The latest short film by Katarzyna Klimkiewicz, made in co-operation with the Chilean director Dominga Sotomayor, "The Island," was named the best film of the short film competition at the festival in Rotterdam, and it was also screened at many other film festivals. During 54th Krakow Film Festival the film screens in the Panorama of Polish Film.

"The Island" is a portrait of a family which meets in a summer cottage. Awaiting the arrival of the last person, the family is absorbed in the preparation for a joint supper. With the coming evening, a strange anxiety appears among the relatives.

Katarzyna Klimkiewicz was interviewed by Zofia Ścisłowska:

PS:  The work on "The Island" began thanks to the programme DOX:LAB, which is organised by the festival CPH:DOX. Did you know Dominga Sotomayor earlier, or was it your first meeting?

We didn’t know each other.
PS:  How did the idea for the film appear? Did each of you have an idea in mind before you left for Copenhagen, or did the subject come into being only as the result of your meeting?

Before we went to Copenhagen, we talked a lot on Skype. The idea for the film came quite quickly, in fact during the first conversation. I wanted to make a film inspired by the poem by Wisława Szymborska "Highway Accident," Dominga wanted to shoot on the island on the south of Chile, where she grew up. These two ideas were complementary. When we began to talk, we were both relieved, because we understood that we want to make a similar film and at the same time we are ready to experiment and open to this experience, to do something together and enter a sphere which is neither mine nor Dominga's but which is the sphere of film and that we need to surrender rather to its logic than to our own ambitions.

PS:  In the film, apart from the protagonists, nature also plays an important role. The wild island provides the family with shelter, awakens happy memories from the past, but it will also become a place which they will associate with the tragedy.

This island really raises ambivalent feelings, it is beautiful, mysterious, but also somehow gloomy. A human being feels a bit like an intruder there, realising that he is only a guest on Earth, that he is here only for a while and when he is gone, this island will continue to exist. This lush nature delights, but this delight has bitterness in it, because it leads to the reflection that something passes with every moment, we lose something, we forget something, something is gone and in the end I will be gone too.
PS:  You used the method of moving the dramaturgic centre of the film outside the frame. In this way the scene of the accident is also staged, but you planned the dramaturgy of the final scene in a similar way. One can safely say that the film as a whole has such a construction - shows expectation the end of which remains hidden from the viewer. How did this solution appear?

It arose during our work and several things contributed to this decision. First of all, we understood that the camera in our film should not represent the point of view of human beings, but rather the point of view of nature, and as a result of it we show people as a part of nature, and not its central element. But it was not the only reason. The film was for us an experiment concerning many areas. We wanted to see how far we can go without losing the viewer's interest. In its construction, the film is based on suspense, the viewers know something which the protagonists do not know - it is a very classic dramaturgic method.  We stretched it to the limits, to see what happens, what will be the effect of it and how will the viewers react to it.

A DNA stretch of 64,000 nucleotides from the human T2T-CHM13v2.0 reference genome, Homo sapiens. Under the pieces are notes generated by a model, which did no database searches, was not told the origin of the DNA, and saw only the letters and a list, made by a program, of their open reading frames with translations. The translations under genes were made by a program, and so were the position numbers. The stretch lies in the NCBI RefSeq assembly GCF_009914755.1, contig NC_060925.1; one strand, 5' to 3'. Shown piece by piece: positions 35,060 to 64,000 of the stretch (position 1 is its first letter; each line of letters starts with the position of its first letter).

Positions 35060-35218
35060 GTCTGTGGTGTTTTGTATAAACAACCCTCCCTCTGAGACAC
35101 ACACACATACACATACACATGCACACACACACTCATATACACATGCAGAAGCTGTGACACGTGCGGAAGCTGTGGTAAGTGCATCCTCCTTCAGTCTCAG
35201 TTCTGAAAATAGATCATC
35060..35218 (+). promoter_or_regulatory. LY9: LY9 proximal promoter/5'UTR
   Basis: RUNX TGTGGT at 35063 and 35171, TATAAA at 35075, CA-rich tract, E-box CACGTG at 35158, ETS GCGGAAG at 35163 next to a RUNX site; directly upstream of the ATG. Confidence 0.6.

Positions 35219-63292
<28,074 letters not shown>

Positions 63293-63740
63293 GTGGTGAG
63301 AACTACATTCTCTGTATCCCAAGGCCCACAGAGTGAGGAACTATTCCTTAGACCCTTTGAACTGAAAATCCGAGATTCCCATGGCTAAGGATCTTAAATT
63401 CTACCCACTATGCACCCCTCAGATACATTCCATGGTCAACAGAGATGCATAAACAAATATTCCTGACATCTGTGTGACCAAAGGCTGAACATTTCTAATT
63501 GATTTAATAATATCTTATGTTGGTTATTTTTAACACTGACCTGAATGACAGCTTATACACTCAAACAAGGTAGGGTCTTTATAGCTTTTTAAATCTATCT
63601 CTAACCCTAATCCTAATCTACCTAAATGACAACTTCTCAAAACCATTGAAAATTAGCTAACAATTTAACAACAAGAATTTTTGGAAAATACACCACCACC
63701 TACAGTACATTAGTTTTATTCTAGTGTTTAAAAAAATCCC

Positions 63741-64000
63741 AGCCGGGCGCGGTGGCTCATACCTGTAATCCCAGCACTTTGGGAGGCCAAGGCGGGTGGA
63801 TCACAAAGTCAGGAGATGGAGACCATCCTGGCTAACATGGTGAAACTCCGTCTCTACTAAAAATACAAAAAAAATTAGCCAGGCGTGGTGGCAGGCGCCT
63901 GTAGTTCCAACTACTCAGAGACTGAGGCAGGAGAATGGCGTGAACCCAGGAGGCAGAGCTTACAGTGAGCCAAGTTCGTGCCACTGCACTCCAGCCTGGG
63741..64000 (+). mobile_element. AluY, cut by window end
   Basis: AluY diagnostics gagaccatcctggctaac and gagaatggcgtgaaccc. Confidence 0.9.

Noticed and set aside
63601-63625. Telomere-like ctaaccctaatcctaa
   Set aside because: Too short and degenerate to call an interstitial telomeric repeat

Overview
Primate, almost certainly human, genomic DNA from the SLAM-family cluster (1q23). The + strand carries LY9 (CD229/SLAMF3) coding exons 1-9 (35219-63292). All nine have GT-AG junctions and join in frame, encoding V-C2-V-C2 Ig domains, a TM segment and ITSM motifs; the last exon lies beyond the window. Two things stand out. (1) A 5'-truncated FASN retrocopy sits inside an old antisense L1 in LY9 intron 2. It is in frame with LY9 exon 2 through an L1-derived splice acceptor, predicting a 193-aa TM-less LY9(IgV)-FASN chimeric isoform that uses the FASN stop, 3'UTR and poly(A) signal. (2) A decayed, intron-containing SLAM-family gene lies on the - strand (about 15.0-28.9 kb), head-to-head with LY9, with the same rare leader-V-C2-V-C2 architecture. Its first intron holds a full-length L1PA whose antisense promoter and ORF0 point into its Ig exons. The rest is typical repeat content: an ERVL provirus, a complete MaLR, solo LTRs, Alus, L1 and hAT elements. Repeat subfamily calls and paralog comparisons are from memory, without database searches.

PS:  I have to ask yet another question, which always interests me most about films made by two directors. How was the work divided between you and Dominga?

We had some rules, but in fact we shared work on everything and it was our joint film: in some scenes Dominga had more to say, in others - I, we did not always agree on everything, but luckily we managed to find the balance between the need to manifest the ego and the desire to open our hearts to another person. Most of all, we did not have to prove anything to each other. For me, the most important thing was to get carried away by the adventure of discovering new film lands.

PS:  At this point you are already the author of the feature-length film "Flying Blind." What the work on a short film project meant to you and in which of these two formats do you feel more comfortable?

I like making both short and feature-length films. In short films there is more freedom, expectations are not so great, filming takes less time, there is other concentration of energy. A feature film is a marathon. But in fact in principle there are no differences in the essential issues: it is the most important thing to capture the crux of the matter of what one is doing. When it is successful, or when we feel that we are close, the creative process is like surfing on board: you need to sense the wave, know when to rise, and then stand firmly on the board and float.

Thanks for the interview!